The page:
Pungent Onions Make Potent Cancer Fighters

The Stronger the Onion, the Better It May Be for You

From the WebMD Archives

Oct. 22, 2004 -- Pungent onions may make you cry, but they may also help protect you against cancer, according to a new study.

Researchers found strongly flavored onion varieties, such as New York Bold, Western Yellow, and shallots have the highest total antioxidant activity, which may enhance their ability to fight off cancer-causing cell damage.

Antioxidants, such as the phenolics and flavonoids found in fruits and vegetables, have been heralded as potential cancer fighters due to their ability to destroy free radicals that can damage cells and increase the risk of chronic diseases, such as cancer, heart disease, and diabetes.

"No one knows yet how many daily servings of onions you'd have to eat to maximize protection against cancer, but our study suggests that people who are more health conscious might want to go with the stronger onions rather than the mild ones," says researcher Rui Hai Liu, MD, PhD, of Cornell University, in a news release.

Stronger Onions Offer Stronger Cancer Protection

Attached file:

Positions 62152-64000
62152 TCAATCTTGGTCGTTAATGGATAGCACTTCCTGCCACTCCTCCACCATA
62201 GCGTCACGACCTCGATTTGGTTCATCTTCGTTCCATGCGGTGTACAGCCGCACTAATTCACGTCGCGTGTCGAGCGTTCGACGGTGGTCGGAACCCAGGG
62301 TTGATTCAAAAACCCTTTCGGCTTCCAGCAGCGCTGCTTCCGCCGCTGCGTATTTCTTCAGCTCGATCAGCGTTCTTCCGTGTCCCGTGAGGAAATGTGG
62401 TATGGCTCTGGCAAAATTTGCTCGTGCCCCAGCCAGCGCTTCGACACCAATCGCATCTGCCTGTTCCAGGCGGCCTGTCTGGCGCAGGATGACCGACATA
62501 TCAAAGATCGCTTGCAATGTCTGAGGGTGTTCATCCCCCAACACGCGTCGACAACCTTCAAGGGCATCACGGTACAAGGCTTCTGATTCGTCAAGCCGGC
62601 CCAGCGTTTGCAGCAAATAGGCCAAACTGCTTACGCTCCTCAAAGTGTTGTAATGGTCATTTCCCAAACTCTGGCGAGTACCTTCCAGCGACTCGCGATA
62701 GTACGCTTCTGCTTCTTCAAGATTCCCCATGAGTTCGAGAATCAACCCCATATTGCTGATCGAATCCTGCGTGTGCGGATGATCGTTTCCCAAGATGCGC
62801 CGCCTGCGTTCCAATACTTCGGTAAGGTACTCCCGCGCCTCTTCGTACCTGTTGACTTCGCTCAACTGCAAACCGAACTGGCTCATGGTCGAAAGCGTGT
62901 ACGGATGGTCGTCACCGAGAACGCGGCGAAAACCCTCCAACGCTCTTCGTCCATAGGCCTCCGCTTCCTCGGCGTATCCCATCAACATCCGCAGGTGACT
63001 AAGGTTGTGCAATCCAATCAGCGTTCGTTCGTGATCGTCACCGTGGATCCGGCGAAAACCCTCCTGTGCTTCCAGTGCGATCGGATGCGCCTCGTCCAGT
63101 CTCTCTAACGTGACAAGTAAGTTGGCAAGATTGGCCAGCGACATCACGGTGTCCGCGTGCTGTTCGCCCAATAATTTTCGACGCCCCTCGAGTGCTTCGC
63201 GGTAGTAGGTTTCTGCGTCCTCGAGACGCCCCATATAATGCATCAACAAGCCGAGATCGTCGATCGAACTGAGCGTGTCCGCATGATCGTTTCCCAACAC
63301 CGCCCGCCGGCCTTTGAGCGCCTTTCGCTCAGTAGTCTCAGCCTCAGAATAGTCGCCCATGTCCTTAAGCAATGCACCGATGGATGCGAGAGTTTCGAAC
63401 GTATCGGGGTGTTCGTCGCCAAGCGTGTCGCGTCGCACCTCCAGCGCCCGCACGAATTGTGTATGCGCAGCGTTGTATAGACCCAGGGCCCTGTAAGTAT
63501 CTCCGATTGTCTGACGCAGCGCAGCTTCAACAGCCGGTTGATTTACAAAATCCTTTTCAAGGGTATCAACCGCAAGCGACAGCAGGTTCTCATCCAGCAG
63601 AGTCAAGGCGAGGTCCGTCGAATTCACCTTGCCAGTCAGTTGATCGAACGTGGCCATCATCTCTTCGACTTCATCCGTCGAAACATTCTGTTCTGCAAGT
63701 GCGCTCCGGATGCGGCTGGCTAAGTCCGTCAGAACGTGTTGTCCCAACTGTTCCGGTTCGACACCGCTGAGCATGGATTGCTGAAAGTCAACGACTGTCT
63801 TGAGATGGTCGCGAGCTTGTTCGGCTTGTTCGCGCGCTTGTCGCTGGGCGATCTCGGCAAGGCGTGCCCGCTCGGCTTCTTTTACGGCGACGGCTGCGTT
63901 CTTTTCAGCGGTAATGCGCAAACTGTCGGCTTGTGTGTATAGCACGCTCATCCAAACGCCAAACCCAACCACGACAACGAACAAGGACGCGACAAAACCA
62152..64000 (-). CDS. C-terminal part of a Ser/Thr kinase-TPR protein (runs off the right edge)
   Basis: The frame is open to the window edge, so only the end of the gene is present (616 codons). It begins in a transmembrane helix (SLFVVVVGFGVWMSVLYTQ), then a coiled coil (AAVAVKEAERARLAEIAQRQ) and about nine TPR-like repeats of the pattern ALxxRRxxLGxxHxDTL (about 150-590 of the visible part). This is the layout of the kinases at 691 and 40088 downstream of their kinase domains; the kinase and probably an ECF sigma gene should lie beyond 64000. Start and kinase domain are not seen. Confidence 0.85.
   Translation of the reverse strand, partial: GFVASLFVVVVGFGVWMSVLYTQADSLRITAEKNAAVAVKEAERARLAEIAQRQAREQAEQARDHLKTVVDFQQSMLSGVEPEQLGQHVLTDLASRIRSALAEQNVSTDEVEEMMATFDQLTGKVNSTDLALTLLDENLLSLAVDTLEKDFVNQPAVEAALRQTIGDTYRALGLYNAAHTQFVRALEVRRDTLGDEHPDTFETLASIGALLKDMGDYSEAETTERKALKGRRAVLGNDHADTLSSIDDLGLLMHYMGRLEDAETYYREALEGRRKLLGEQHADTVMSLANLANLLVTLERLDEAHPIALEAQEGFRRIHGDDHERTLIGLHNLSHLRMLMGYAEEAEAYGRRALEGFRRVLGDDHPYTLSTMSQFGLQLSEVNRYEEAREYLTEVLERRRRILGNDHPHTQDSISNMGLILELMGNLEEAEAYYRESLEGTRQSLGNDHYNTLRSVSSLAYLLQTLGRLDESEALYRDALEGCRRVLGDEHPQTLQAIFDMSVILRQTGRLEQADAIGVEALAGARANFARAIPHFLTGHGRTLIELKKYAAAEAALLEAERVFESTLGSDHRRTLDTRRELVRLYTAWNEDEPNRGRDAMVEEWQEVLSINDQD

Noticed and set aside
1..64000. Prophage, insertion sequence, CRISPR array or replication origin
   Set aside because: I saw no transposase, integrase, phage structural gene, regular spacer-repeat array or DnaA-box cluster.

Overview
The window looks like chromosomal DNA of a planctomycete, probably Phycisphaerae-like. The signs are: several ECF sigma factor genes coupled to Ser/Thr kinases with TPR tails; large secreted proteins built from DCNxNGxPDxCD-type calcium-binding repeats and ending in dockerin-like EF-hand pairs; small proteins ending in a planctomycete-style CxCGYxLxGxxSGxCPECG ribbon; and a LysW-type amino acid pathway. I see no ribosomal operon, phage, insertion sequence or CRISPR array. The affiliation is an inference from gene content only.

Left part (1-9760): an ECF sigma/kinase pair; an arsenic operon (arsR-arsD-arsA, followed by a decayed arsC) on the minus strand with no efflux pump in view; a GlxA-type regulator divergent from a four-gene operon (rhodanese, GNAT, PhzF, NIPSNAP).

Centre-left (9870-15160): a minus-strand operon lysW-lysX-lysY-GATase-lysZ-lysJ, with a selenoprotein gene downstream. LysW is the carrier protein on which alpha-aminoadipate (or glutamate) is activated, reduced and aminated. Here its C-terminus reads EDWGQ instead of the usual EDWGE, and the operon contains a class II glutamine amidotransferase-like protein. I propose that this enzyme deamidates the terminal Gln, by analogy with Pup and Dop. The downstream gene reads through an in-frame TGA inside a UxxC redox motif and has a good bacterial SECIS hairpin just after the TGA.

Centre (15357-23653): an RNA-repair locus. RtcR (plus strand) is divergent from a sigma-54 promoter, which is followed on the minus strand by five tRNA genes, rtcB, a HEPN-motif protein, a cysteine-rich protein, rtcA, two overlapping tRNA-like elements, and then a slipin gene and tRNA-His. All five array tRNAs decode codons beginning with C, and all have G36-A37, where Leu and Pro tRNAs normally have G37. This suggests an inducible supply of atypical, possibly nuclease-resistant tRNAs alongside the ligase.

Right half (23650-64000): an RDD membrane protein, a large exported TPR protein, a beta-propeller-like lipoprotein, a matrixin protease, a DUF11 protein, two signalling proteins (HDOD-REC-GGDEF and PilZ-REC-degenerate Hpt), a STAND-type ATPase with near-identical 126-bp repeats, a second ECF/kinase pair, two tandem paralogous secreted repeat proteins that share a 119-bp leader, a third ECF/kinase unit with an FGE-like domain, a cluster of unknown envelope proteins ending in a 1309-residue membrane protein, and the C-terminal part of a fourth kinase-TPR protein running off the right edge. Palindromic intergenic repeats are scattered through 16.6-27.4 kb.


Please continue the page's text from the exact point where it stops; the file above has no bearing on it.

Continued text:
In the study, researchers analyzed fresh, uncooked samples of 10 common onion varieties and shallots for their total antioxidant content and activity, as well as their ability to fight cancer growth in human cells.

Researchers found shallots had the greatest antioxidant content and activity, followed by Western Yellow, New York Bold, and Northern Red. Although shallots resemble onions, they are actually a different species, but they were included in the analysis.

These same pungent onion varieties and shallots were also the most potent inhibitors of human cancer cells.

Milder onion varieties, such as the Vidalia, had among the lowest antioxidant content and activity.

The results appear in the Nov. 3 issue of the Journal of Agricultural and Food Chemistry.

Show Sources

SOURCES: Yang, J. Journal of Agricultural and Food Chemistry; Nov. 3, 2004. News release, Journal of Agricultural and Food Chemistry.
© 2004 WebMD, Inc. All rights Reserved. View privacy policy and trust info